# Which is the fastest way to move 1Petabyte from one storage to a new one?

First of all, thanks for reading, and sorry for asking something related to my job. I understand that this is something that I should solve by myself but as you will see its something a bit difficult.

A small description:

Now

Storage => 1PB using DDN S2A9900 storage for the OSTs, 4 OSS , 10 GigE network. (lustre 1.6)

100 compute nodes with 2x Infiniband

1 infiniband switch with 36 ports

After

Storage => Previous storage + another 1PB using DDN S2A 990 or LSI E5400 (still to decide) (lustre 2.0)

8 OSS , 10GigE network

100 compute nodes with 2x Infiniband

Previous experience: transfered 120 TB in less than 3 days using following command:

 tar -C /old --record-size 2048 -b 2048 -cf - dir | tar -C /new
--record-size 2048 -b 2048 -xvf - 2>&1 | tee /tmp/dir.log


So , big problem here, using big mathematical equations I conclude that we are going to need 1 month to transfer the data from one side to the new one. During this time the researchers will need to step back, and I'm personally not happy with this.

I'm telling you that we have infiniband connections because I think that may be there is a chance to use it to transfer the data using 18 compute nodes (18 * 2 IB = 36 ports) to transfer the data from one storage to the other. I'm trying to figure out if the IB switch will handle all the traffic but in case it just burn up will go faster than using 10GigE.

Also, having lustre 1.6 and 2.0 agents on same server works quite well, with this there is no need to go by 1.8 to upgrade the metadata servers with two steps.

Any ideas?

Many thanks

Note 1: Zoredache, we can divide it in two blocks (A)600Tb and (B)400Tb. The idea is to move (A) to new storage which is lustre2.0 formated, then format where (A) was with lustre2.0 and move (B) to this lustre2.0 block and extend with the space where (B) was.

This way we will end with (A) and (B) on separate filesystems, with 1PB each.

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Is there no way to break up your data into smaller chunks so that you can move it piecemeal without interrupting all activities for the entire transfer time? – Zoredache Apr 3 '12 at 21:37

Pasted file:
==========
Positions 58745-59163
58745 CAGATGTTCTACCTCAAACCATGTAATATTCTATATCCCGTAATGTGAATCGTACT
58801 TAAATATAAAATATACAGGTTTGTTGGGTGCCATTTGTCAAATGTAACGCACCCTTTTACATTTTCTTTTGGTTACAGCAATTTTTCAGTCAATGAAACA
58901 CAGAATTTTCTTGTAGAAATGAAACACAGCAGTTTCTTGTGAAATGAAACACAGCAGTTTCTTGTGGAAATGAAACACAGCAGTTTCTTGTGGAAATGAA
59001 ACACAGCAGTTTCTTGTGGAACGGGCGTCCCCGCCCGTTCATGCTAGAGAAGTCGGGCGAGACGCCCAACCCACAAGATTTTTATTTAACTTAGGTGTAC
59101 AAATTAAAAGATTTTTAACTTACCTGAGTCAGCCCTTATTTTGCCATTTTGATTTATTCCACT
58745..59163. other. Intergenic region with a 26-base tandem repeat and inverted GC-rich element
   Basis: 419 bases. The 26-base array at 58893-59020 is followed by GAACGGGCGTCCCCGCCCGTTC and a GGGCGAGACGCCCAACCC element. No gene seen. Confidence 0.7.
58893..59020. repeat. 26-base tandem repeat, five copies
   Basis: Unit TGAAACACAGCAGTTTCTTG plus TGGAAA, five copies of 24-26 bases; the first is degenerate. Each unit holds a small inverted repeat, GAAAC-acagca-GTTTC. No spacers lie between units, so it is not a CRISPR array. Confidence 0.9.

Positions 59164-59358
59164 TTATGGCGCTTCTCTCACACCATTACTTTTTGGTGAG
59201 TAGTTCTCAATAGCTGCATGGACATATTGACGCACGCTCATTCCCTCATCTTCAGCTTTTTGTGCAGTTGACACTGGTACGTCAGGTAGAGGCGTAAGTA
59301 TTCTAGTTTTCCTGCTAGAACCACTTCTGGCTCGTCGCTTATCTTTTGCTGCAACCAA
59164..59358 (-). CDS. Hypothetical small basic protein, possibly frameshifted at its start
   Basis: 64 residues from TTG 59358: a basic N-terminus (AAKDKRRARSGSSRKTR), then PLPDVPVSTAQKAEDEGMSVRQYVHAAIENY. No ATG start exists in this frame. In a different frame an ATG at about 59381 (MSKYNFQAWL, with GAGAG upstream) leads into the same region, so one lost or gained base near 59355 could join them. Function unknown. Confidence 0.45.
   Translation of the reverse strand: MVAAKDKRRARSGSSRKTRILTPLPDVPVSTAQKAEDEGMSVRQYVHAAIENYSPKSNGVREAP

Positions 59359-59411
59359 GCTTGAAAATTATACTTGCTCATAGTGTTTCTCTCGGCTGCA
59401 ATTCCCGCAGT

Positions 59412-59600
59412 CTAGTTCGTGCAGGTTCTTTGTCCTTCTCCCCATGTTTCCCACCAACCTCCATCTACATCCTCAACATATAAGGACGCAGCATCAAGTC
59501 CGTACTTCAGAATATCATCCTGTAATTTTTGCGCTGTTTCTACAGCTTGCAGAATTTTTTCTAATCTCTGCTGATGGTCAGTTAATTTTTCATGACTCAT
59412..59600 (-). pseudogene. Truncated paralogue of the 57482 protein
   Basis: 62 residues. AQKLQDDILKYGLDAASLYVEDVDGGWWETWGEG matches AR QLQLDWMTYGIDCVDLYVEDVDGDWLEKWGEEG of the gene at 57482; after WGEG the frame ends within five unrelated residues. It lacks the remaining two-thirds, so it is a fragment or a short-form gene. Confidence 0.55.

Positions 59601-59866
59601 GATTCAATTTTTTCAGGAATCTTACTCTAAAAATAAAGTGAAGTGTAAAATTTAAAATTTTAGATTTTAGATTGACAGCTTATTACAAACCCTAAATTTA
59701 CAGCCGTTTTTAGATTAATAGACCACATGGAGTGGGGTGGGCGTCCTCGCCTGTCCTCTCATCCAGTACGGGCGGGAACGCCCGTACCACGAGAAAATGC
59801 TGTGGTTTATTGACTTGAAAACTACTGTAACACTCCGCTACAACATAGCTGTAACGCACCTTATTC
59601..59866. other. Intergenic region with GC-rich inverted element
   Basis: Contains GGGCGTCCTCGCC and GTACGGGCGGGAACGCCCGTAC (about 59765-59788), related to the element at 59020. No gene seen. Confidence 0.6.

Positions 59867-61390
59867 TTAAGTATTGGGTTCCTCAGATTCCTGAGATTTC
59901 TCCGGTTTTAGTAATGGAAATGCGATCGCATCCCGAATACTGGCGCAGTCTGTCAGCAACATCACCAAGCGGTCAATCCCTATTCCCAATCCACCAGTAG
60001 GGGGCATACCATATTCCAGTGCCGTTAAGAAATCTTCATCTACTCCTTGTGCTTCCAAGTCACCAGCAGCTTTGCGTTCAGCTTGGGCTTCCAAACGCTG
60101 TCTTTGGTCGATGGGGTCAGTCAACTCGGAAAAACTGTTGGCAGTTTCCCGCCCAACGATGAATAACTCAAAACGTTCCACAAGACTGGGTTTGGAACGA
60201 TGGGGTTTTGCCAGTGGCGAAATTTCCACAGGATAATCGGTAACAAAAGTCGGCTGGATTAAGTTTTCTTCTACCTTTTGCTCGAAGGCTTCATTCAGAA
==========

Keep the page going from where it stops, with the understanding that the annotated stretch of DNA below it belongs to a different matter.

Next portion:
don't understand why you are moving the data, if the ddn devices are so scaleable why are you even moving the data. if this was a netapp you'd add the extra PB and move on. – tony roth Apr 3 '12 at 22:17
Zoredache, we can divide it in two blocks (A)600Tb and (B)400Tb. The idea is to move A to new storage wich is lustre2.0 formated, then format where A was with lustre2.0 and move (B) to this lustre2.0 block and extend with the space where (B) was. – marc.riera Apr 3 '12 at 23:08
tony, we need to give new format to the filesystem, lustre1.6 is no longer supported. We are lucky to have 1 extra PB to play with. – marc.riera Apr 3 '12 at 23:09
Windows pays my bills, but I do enough with storage to deal with these type of issue quite frequently, just not with lustre based FS's. As far as the IB based communications is concerned why not purchase some mellanox connectx3 qdr adapters they are quite cheap now days. – tony roth Apr 4 '12 at 4:59

The goal is to get it so that every layer between the old storage and new storage goes faster than the maximum read speed you can get from your old machine. Their specs claim 6GB/s sequential (which this should be). That means that the minimum time possible to move the data would be in the realm of 46 hours, if you are able to get the advertised speed.

When you were using tar to move 120 TB in 3 days, you must have averaged just shy of half a GB per second, and that's considerably less than the 6 GB/s the specs claim. The true number will likely be somewhere in the middle.

First, tar might be your problem. I'm a storage guy, not a unix guy, but as far as I know, it can limit your throughput based on the processor speed. If you stick with this methodology, you can get the migration window down by increasing the number of nodes running the migration and having them work on different parts of the dataset. Keep adding nodes until the old machine is incapable of serving files faster.

Second, make sure that you're able to write from your migration node to your new storage as fast as you can read off the old storage. This might mean tweaking some settings on the new storage (especially if it has an old-fashioned mirrored write cache) as well as ensuring there are no network bottlenecks.

Lastly, and this might be a bit far fetched, if you can take the downtime and this box is serving LUNs over FC, you can insert a storage virtualization device into the data path that would allow you to continue using the storage, albeit slower, while you do the migration. IBM's SAN Volume Controller, Falconstore's virtualization appliance, or an HDS storage array are all capable of automating data-migration in the background without interrupting host access. None of them will be as fast as what you're used to, but it will allow you to do work while you migrate after the brief interruption needed to get the nodes working from the new storage heads.

It's probably not worth buying one since you won't be using it after you finish the migration, but you might be able to borrow or rent one.

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I'll take a look at the virtual storage, I'm not sure that can be applied here but sounds quite promising. Another think, if I'm not wrong the slow speed with the 120TB migration was because of the big amount of small files. Opening and closing the files for reading takes a bunch of time, and this people works with genomic files, lots of small files. :-/ – marc.riera Apr 7 '12 at 15:45